Collard Greens


Collard greens are a member of the brassica family (which includes kale, broccoli, Brussels sprout, and cabbage, among others).  Collard greens are a staple of Southern U.S. cuisine, and are also widely used in Kenya, Brazil, Portugal, and Kashmir.  The greens are a good source of vitamins A, C and K, as well as fiber and calcium.

Collard greens

Collard greens


Store unwashed in the fridge’s hydrator drawer for up to a week, or blanch and freeze for long-term storage.


General Tips

Wash greens thoroughly prior to cooking to remove any lingering garden grit.  To avoid mushy greens (and reduced nutrition), do not overcook.  Remember that greens cook down significantly to ¼ or 1/8 of their original volume.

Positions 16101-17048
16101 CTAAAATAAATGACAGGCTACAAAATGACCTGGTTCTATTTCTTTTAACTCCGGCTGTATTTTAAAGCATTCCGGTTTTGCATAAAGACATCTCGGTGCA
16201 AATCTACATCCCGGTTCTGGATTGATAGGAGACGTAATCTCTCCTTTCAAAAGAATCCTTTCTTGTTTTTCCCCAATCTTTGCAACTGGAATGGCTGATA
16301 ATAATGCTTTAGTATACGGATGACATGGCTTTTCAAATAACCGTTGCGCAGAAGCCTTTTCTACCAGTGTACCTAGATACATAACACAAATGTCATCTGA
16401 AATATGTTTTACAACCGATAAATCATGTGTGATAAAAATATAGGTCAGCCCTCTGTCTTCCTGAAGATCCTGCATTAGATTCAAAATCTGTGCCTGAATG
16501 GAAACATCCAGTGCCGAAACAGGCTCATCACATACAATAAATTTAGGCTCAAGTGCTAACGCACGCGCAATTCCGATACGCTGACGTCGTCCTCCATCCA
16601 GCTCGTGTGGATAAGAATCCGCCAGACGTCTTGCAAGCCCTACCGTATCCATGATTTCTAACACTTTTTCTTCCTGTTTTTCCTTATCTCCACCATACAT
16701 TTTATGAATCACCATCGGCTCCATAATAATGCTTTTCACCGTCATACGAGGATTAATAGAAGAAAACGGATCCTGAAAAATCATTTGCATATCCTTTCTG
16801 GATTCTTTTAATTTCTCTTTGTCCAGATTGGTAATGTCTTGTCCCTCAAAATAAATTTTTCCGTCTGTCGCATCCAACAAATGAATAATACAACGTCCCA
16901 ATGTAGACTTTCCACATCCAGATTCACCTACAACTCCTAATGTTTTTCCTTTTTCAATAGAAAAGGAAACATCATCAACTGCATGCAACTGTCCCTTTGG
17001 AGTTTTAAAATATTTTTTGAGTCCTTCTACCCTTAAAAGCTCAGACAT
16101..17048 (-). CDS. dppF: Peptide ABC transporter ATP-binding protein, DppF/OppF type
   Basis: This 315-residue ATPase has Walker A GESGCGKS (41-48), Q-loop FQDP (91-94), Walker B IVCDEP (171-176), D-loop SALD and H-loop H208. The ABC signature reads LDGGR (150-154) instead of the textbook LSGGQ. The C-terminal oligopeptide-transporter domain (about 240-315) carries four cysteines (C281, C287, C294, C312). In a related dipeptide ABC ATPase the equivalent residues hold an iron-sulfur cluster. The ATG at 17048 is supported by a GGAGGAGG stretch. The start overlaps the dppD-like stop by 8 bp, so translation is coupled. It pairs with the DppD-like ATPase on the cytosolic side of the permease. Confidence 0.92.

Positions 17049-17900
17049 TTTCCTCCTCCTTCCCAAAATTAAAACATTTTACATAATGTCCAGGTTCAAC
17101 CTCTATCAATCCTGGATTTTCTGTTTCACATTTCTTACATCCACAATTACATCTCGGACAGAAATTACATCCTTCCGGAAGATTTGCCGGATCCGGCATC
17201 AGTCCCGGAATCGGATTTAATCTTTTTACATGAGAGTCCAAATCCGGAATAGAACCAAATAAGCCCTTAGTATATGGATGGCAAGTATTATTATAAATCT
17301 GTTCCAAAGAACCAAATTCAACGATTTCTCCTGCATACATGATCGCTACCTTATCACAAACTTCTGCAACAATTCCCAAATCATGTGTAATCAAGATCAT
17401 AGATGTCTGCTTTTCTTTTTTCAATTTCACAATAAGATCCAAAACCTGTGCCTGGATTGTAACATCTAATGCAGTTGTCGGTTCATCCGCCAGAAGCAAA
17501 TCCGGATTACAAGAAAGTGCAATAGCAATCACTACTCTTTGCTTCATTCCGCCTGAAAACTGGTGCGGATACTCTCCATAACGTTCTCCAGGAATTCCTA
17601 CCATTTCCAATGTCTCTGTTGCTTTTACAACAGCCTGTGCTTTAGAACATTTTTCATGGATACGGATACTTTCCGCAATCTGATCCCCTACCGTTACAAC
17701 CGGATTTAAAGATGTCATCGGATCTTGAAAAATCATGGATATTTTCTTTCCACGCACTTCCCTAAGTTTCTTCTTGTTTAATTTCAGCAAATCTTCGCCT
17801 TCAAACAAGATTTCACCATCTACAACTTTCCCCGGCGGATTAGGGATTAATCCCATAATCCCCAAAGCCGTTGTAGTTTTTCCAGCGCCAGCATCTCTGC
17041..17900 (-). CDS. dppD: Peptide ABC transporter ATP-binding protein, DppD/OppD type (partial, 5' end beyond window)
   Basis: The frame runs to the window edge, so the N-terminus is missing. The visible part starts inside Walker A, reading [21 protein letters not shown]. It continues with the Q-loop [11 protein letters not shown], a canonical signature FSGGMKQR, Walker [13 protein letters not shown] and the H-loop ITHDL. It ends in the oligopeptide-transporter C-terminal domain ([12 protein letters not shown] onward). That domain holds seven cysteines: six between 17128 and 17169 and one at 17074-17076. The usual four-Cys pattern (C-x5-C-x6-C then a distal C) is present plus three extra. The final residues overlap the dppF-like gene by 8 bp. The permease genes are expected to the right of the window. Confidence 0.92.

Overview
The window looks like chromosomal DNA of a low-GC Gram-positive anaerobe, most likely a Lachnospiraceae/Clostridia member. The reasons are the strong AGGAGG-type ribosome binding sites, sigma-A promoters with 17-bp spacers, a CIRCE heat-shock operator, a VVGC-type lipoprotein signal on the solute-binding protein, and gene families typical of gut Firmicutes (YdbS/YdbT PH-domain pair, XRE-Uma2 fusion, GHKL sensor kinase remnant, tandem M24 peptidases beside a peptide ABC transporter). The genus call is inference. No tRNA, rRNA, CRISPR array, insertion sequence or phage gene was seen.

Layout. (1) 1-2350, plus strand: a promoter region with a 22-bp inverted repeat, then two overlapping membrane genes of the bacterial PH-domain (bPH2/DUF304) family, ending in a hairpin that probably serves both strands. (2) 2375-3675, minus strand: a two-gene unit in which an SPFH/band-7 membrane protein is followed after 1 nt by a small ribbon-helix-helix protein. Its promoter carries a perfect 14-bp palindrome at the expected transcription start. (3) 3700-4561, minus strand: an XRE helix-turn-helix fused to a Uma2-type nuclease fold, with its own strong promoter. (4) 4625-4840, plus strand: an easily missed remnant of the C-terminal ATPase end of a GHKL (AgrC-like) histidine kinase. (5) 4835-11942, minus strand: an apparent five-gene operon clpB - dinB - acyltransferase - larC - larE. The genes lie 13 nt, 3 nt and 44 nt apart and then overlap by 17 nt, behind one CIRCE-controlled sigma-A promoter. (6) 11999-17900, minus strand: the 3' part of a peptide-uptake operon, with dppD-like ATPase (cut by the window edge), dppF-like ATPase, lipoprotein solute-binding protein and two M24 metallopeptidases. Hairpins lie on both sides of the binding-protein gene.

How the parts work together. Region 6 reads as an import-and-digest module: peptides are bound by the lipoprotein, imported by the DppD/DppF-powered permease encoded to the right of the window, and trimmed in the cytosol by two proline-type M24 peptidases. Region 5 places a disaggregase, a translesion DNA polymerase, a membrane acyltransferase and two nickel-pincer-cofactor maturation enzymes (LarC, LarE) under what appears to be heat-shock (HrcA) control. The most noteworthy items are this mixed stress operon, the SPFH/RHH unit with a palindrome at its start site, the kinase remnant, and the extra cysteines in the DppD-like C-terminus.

Will’s Collard Greens

1 bunch collard greens, stems cut out and discarded

¼ cup olive oil

½ teaspoon salt

¼ teaspoon pepper

1 teaspoon sugar

1 teaspoon minced garlic (optional)

Wash and stack collard leaves (5-10 leaves at a time). Roll leaves tightly and slice thinly to make a chiffonade of greens.  Heat olive oil in a large pan over medium heat and add salt, pepper, sugar, and garlic.  When oil is hot, add collards and stir frequently for 15-20 minutes, until tender, being careful to not to burn the greens (add more oil if necessary).

(Recipe contributed by Will Allen, Growing Power; in From Asparagus to Zucchini: A Guide to Cooking Farm-Fresh Seasonal Produce (Third Edition).)